Friday, February 04, 2011

Film Favorites - 12 Angry Men

There is a distinct difference between showing a movie to take up class time and utilizing a movie to enhance your curriculum.  It should be clearly understood that movies shown in class have a defined purpose within your curriculum.  There are several movies that I incorporate into my classroom to introduce a topic, create discussion and support the curriculum.

There are a few movies that provide great possibilities in a variety of subject areas.  One of my favorites for this is 12 Angry Men.  I will only show the original with Henry Fonda, in black and white.  After the initial shock of seeing a movie that is not in color students do settle in and can focus on the content of this film. 

The jury of twelve 'angry men,' entrusted with the power to send an uneducated, teenaged Puerto Rican, tenement-dwelling boy to the electric chair for killing his father with a switchblade knife, are literally locked into a small, claustrophobic rectangular jury room on a stifling hot summer day until they come up with a unanimous decision - either guilty or not guilty. The compelling, provocative film examines the twelve men's deep-seated personal prejudices, perceptual biases and weaknesses, indifference, anger, personalities, unreliable judgments, cultural differences, ignorance and fears, that threaten to taint their decision-making abilities, cause them to ignore the real issues in the case, and potentially lead them to a miscarriage of justice.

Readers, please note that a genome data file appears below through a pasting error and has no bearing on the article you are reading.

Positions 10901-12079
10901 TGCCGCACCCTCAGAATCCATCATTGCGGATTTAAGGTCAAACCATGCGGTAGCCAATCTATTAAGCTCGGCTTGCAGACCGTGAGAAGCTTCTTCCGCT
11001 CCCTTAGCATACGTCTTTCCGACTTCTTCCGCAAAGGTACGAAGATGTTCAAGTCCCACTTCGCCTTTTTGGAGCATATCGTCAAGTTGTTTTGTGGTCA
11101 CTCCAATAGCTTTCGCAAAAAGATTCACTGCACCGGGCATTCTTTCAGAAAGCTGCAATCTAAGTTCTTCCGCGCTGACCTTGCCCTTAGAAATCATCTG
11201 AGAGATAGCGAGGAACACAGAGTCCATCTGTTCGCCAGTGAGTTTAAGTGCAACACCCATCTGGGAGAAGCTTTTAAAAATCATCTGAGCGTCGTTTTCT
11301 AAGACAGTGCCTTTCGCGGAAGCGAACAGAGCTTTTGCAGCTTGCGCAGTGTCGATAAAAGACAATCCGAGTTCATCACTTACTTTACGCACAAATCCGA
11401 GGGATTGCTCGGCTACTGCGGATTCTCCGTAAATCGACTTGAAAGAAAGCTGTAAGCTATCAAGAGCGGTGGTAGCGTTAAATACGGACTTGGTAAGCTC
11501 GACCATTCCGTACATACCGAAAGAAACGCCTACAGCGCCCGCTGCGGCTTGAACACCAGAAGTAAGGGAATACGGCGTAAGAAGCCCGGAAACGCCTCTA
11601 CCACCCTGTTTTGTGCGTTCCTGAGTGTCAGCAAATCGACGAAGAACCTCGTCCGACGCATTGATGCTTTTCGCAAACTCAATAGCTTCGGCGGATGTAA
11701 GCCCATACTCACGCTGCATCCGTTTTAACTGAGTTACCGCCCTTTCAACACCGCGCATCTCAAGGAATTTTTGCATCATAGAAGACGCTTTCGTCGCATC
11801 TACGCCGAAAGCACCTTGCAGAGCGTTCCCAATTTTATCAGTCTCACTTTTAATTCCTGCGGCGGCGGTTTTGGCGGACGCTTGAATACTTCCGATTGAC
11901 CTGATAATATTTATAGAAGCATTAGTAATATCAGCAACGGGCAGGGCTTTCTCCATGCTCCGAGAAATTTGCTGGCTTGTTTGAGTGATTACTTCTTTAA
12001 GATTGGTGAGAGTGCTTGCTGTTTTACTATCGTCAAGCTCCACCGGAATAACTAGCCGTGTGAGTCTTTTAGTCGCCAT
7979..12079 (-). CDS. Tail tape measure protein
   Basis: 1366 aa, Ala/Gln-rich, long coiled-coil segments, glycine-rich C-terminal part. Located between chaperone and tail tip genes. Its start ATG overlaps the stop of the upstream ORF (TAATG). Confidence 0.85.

Fortunately, one brave dissenting juror votes 'not guilty' at the start of the deliberations because of his reasonable doubt. Persistently and persuasively, he forces the other men to slowly reconsider and review the shaky case (and eyewitness testimony) against the endangered defendant. He also chastises the system for giving the unfortunate defendant an inept 'court-appointed' public defense lawyer who "resented being appointed" - a case with "no money, no glory, not even much chance of winning" - and who inadequately cross-examined the witnesses. Heated discussions, the formation of alliances, the frequent re-evaluation and changing of opinions, votes and certainties, and the revelation of personal experiences, insults and outbursts fill the jury room. (

Topics and Themes
  • the judicial system and trial by jury
  • analysis of information and data
  • critical thinking
  • collaboration
  • communication
  • standing up for what you believe
  • consensus building
  • prejudices
  • cultural differences
  • fears
  • racism
  • just vs fair
  • stereotypes
  • psychology of man


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